Don’t drug me, dad!

Children are normally a blessing. They’re so happy and full of life. They speak their mind freely and act silly. They have their unique personalities and they can be super cute or super mean and we’ll still love them. Right? Right! But sometimes they go overboard and we can’t explain why. Some kids are overly happy and act out too much, some speak their mind too frequently, some personalities go beyond unique and are actually odd, some are way past cute or mean and end up being too petty or cruel. What should we do when we believe our kids may have a real psychological issue? Where’s that fine line the defines acceptable or deviant behavior?

A few weeks ago I wrote a post about how my all time favorite comic strip: Calvin and Hobbes by Bill Watterson. The blond little boy who can’t stay still for five minutes, who has conversations and adventures with his stuffed tiger, who’s the teacher’s nightmare in class and who drives his parents to exhaustion. He’s the epiphany of what would be classified here in the USA as your typical ADHD kid.

Every parent dreams of having the perfect child. Healthy, happy, smart, social, well-behaved. But kids come in different packages and some packages are more unique than others that’s for sure.

One of my soccer buddies, Chris, was telling me yesterday about his little daughter’s behavior. According to him she has some social issues that need to be worked on. He enrolled her in a Montessori school to help her develop her socialization, interaction and overall psychological self-construction. What’s interesting in this case is that Chris has two kids and in the eyes of society as a whole his daughter would be the “normal” one. Chris’s son was born with down syndrome.

I absolutely believe Chris is an amazing dad and the decision of putting Hannah in a school that will give her better tools to develop her personality in positive way is the result of a well thought and mature decision. But not all parents choose or have the option to go that way.

About ten years ago I was working at a summer camp at the YMCA in Houston, Texas and I saw a 6 year-old little boy almost completely destroy my supervisor’s office because after acting out for the 10th time that day he was send there for a little one-on-one chat with her. Apparently the conversation wasn’t going well and she told him she was going to call his parents. That’s when the child lost it and went on a rage rampage kicking, screaming, throwing around everything he could get his hands on.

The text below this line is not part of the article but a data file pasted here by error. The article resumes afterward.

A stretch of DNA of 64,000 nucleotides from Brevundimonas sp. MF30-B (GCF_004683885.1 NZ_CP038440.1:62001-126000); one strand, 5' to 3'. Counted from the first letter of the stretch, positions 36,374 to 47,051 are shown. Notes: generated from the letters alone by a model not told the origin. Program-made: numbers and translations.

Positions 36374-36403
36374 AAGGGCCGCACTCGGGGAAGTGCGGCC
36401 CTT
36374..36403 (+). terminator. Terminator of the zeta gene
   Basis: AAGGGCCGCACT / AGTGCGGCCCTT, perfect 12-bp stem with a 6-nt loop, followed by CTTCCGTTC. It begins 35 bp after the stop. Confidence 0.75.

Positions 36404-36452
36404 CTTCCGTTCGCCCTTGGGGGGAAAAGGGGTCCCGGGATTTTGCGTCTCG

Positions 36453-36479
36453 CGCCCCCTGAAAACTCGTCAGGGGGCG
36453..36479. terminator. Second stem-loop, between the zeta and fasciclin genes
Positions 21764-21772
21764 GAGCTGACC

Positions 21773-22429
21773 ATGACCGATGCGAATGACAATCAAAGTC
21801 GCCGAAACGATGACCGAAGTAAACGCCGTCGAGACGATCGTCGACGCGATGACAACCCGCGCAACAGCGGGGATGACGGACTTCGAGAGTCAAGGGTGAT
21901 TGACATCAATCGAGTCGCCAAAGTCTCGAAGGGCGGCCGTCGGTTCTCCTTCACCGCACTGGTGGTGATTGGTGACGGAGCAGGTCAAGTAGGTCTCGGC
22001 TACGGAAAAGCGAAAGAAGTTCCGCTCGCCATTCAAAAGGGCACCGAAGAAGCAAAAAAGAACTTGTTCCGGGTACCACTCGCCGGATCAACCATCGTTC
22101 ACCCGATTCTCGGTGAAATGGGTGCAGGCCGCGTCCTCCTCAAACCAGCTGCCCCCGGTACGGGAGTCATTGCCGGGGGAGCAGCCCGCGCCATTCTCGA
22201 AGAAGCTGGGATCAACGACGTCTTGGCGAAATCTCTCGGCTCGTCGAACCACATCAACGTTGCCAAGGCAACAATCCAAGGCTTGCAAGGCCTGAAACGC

The next day he came back to camp looking like a zombie. His eyes had no glare, his body was limp. I asked my supervisor and she told me that his parents took him to the doctor and his ritalin dosage was increased.

Wow, I thought. A medication that turns hyperactive kids into zombies.Later I found out about cases in which kids died as a result of years of use of ritalin.

I immediately went back in time and thought of all my mischievous behavior in school. My temper tantrums, my fights, my back talking… Hmmm… Did ritalin exist in the 80’s? If so I’m really glad my parents went a different way to deal with terrible behavior.  I would hate to look back and think of myself as a zombie kid.

Anyway, parents will very often do things they believe to be the best for their children. They’ll do whatever they think will provide their kids with a better chance to succeed in the future.  I just really hope they do a very throughout assessment of their child’s conditions before deciding on what method will be the best.

Some medication might even help your kids concentrate better and reduce their hyperactive and fix their “odd” behavior but the side effects can be disastrous. Goodbye spontaneity, goodbye imagination, goodbye happiness. Just imagine Calvin on ritalin and you’ll see what I mean.

Spending more time with your child and trying to see the world through his point of view might be more effective than medication and most of cases. Some therapy may be necessary. But please do everything, I mean, everything you possibly can to avoid the zombie-making drugs. Your child will thank you later.

Have a great weekend,

~Gil

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Posted on August 12, 2011, in Parenting and tagged , , , , . Bookmark the permalink. Leave a comment.

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